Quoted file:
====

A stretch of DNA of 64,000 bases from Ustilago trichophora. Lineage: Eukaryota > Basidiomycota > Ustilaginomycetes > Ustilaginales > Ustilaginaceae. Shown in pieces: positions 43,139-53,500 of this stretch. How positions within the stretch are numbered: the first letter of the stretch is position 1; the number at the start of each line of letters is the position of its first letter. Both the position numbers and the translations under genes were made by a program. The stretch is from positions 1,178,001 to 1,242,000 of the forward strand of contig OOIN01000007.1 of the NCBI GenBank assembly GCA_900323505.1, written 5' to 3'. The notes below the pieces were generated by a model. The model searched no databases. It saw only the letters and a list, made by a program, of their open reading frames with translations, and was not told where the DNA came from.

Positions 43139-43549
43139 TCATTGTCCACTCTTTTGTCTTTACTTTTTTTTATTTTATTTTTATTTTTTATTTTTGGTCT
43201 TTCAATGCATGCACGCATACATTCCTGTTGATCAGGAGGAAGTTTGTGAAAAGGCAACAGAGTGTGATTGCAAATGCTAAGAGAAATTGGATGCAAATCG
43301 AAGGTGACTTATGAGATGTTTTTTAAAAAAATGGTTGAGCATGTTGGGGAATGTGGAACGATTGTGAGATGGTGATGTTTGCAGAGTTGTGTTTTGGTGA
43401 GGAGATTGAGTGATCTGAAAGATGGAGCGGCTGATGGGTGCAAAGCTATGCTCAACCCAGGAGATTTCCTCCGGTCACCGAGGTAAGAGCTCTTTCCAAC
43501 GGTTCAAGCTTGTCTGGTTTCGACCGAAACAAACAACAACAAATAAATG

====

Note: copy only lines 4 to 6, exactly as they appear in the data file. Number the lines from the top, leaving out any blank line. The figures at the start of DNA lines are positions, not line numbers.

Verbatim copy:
43201 TTCAATGCATGCACGCATACATTCCTGTTGATCAGGAGGAAGTTTGTGAAAAGGCAACAGAGTGTGATTGCAAATGCTAAGAGAAATTGGATGCAAATCG
43301 AAGGTGACTTATGAGATGTTTTTTAAAAAAATGGTTGAGCATGTTGGGGAATGTGGAACGATTGTGAGATGGTGATGTTTGCAGAGTTGTGTTTTGGTGA
43401 GGAGATTGAGTGATCTGAAAGATGGAGCGGCTGATGGGTGCAAAGCTATGCTCAACCCAGGAGATTTCCTCCGGTCACCGAGGTAAGAGCTCTTTCCAAC